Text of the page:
Access to Healthcare and the Rural-Urban Discrepancy
Last May 9, an interesting overview about the health care system in the Chinese countryside was published in the Japan Times. Despite the efforts of the Chinese central government, access to health care remains a critical source of inequality between the city and the countryside. Here we focus on the main challenges lying ahead.
Hospitals in the city are often swamped and prohibitively expensive. Under Mao, the investments in health care infrastructure were concentrated on urban hospitals. This remains the case today, as a severe lack of resources and new investment in rural areas suggests that, despite encouragement from the central government, local governments are today still reluctant to invest sectors that may not be immediately profitable. Cutting-edge hospitals are primarily located in cities and are far better equipped than facilities available in the countryside. Yet on the other hand, the decrease of state subsidies after the opening-up of the economy in the 1980s forced hospitals and doctors to search for supplementary or alternative income sources. The general tendency is to often prescribe unnecessary and expensive drugs to patients.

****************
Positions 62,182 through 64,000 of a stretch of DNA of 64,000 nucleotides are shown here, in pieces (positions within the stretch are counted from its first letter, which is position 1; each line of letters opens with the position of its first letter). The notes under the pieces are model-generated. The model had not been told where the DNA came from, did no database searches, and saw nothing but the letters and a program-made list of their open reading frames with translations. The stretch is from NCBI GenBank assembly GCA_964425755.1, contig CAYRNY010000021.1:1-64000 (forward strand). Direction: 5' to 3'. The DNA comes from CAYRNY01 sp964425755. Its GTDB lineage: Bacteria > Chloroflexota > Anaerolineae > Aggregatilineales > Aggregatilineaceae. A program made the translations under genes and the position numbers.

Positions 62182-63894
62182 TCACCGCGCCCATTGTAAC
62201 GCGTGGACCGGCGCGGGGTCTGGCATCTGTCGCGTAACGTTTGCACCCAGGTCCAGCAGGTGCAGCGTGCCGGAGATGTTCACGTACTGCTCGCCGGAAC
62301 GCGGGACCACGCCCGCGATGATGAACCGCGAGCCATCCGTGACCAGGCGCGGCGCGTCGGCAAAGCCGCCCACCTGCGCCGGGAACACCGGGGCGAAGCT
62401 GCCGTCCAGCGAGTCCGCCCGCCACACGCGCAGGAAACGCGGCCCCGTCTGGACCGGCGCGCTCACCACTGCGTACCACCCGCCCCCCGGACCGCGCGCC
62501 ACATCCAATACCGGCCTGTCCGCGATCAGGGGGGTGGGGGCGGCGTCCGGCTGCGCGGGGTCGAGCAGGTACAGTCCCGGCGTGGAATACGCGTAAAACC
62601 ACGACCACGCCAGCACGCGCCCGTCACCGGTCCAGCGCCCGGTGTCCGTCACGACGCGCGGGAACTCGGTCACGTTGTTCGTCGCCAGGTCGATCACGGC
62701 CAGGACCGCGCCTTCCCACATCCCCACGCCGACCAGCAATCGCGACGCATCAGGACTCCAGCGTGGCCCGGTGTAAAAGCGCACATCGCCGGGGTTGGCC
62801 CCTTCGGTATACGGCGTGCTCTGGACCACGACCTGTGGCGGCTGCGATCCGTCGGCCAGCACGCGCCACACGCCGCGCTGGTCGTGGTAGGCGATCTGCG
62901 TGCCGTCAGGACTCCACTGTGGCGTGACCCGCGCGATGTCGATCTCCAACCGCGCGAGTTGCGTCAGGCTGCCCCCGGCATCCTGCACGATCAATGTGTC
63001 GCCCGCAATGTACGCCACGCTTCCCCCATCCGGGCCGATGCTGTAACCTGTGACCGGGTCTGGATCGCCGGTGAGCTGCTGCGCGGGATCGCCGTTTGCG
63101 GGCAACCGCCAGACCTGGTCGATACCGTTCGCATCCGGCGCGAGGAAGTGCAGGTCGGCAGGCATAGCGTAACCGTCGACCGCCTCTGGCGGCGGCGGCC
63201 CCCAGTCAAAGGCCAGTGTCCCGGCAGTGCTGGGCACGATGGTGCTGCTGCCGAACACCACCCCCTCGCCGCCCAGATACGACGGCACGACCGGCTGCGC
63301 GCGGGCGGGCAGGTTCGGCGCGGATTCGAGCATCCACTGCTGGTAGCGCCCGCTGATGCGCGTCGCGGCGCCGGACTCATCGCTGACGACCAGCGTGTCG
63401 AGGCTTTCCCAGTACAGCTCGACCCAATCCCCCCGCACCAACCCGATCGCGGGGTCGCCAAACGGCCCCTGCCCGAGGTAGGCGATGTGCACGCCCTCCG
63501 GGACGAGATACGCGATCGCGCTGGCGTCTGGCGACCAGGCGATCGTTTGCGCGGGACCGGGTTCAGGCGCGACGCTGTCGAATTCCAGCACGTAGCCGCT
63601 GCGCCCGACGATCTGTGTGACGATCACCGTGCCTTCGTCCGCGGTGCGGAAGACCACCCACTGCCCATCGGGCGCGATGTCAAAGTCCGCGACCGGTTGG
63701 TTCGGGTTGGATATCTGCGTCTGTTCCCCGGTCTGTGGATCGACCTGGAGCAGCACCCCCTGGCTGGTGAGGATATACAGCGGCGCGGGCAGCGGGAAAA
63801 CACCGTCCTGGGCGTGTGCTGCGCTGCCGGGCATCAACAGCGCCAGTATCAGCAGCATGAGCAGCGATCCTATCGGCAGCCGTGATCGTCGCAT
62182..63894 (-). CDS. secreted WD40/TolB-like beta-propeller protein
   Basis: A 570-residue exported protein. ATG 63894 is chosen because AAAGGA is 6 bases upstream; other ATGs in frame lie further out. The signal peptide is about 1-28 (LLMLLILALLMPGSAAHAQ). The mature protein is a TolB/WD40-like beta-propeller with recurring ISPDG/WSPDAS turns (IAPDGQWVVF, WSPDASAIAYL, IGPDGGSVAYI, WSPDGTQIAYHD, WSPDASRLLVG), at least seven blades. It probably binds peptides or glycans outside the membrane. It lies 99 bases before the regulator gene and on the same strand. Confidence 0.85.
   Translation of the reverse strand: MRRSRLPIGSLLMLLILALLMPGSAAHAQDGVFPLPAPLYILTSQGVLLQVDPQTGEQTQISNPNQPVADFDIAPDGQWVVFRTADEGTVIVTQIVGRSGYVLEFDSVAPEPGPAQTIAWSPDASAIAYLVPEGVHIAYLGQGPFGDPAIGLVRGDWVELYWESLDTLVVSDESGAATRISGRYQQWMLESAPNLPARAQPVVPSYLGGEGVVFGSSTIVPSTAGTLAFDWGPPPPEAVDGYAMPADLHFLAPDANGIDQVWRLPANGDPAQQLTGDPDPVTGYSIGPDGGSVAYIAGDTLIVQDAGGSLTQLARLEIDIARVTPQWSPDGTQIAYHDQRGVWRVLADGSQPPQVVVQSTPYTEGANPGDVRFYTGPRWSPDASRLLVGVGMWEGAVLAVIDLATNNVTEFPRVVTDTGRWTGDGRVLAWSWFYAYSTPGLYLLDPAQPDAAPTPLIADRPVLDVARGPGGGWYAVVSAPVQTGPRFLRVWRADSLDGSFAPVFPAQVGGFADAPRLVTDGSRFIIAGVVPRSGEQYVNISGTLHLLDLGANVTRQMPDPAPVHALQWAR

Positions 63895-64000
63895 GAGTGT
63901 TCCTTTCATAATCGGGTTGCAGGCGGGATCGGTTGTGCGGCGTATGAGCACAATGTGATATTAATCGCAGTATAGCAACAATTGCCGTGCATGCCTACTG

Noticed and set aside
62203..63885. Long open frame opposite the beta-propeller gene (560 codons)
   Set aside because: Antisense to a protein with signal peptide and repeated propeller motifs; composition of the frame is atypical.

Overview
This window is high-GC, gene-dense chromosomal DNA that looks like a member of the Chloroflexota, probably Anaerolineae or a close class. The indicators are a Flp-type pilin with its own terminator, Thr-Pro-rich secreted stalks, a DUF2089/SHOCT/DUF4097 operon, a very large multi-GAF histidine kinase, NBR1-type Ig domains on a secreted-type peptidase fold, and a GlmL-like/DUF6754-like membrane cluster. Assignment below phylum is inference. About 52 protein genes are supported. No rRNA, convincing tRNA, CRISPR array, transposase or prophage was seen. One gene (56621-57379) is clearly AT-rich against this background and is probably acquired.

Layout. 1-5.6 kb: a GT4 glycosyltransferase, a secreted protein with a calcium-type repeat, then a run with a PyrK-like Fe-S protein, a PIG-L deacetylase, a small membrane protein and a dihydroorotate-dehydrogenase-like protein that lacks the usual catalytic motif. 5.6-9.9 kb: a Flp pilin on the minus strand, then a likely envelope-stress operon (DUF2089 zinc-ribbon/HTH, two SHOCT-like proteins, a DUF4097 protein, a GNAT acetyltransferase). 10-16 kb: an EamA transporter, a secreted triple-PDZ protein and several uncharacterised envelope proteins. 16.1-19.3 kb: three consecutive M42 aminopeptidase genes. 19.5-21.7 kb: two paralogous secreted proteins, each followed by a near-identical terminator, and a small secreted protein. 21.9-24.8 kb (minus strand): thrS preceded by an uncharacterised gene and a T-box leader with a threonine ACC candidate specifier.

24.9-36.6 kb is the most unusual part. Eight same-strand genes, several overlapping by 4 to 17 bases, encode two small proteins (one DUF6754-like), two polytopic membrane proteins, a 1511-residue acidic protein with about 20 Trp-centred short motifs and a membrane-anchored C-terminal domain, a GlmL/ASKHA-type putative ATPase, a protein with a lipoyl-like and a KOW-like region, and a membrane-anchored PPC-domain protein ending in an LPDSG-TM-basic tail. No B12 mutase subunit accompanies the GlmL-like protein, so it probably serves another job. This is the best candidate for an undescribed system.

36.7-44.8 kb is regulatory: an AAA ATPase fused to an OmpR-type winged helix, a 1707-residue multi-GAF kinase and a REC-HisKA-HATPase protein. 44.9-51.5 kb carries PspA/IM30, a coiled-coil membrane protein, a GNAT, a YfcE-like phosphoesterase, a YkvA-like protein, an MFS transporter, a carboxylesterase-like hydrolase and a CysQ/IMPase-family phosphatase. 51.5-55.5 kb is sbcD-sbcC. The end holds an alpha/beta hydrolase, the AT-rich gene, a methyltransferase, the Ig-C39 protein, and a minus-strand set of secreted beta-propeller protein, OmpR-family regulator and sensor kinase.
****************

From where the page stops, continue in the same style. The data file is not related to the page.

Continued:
Reducing the cost of access to healthcare has only been partially successful. Healthcare cost still remains a significant barrier that prevents rural people from seeking medical attention and care. In 2003, the government introduced the New Rural Cooperative Medical System (NRCM), a system allowing the rural population to have about 60% of their medical costs covered for an annual contribution of 10 yuan. This plan, however,remains inaccessible and impractical to migrant workers, who have no medical coverage within the city.
There is also a severe lack of medical personnel. Rural areas thus suffer from a double shortage of both infrastructure and personnel. Underdeveloped and unattractive to some, the areas do not attract many doctors, who often prefer to practice in cities. The government has recently announced plans to encourage retired doctors to practice in the countryside, but no further details have been released. Other measures are also being considered, including offering free tuition to medical students in exchange for their service in rural areas upon graduation, or lowering the average exam requirements for students who wish to practice in the countryside.